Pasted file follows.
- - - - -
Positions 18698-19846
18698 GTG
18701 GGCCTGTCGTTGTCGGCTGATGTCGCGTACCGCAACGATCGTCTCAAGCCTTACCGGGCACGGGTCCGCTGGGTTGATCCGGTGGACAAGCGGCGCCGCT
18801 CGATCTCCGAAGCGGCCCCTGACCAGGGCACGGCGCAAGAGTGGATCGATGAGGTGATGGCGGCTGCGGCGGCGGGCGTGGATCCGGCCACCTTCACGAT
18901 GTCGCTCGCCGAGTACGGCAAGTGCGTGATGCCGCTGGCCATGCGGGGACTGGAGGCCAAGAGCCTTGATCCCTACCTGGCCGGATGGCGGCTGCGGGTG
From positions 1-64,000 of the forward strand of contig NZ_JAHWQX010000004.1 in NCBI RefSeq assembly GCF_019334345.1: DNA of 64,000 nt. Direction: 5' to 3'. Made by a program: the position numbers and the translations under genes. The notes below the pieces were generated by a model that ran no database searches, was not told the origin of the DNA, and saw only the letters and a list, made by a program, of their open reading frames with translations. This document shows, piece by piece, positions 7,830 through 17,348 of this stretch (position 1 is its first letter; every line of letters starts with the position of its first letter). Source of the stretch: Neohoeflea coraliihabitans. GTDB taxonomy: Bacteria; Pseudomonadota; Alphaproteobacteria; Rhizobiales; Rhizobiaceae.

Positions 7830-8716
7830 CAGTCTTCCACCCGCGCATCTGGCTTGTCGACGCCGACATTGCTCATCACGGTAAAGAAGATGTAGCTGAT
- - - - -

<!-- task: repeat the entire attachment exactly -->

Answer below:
Positions 18698-19846
18698 GTG
18701 GGCCTGTCGTTGTCGGCTGATGTCGCGTACCGCAACGATCGTCTCAAGCCTTACCGGGCACGGGTCCGCTGGGTTGATCCGGTGGACAAGCGGCGCCGCT
18801 CGATCTCCGAAGCGGCCCCTGACCAGGGCACGGCGCAAGAGTGGATCGATGAGGTGATGGCGGCTGCGGCGGCGGGCGTGGATCCGGCCACCTTCACGAT
18901 GTCGCTCGCCGAGTACGGCAAGTGCGTGATGCCGCTGGCCATGCGGGGACTGGAGGCCAAGAGCCTTGATCCCTACCTGGCCGGATGGCGGCTGCGGGTG
From positions 1-64,000 of the forward strand of contig NZ_JAHWQX010000004.1 in NCBI RefSeq assembly GCF_019334345.1: DNA of 64,000 nt. Direction: 5' to 3'. Made by a program: the position numbers and the translations under genes. The notes below the pieces were generated by a model that ran no database searches, was not told the origin of the DNA, and saw only the letters and a list, made by a program, of their open reading frames with translations. This document shows, piece by piece, positions 7,830 through 17,348 of this stretch (position 1 is its first letter; every line of letters starts with the position of its first letter). Source of the stretch: Neohoeflea coraliihabitans. GTDB taxonomy: Bacteria; Pseudomonadota; Alphaproteobacteria; Rhizobiales; Rhizobiaceae.

Positions 7830-8716
7830 CAGTCTTCCACCCGCGCATCTGGCTTGTCGACGCCGACATTGCTCATCACGGTAAAGAAGATGTAGCTGAT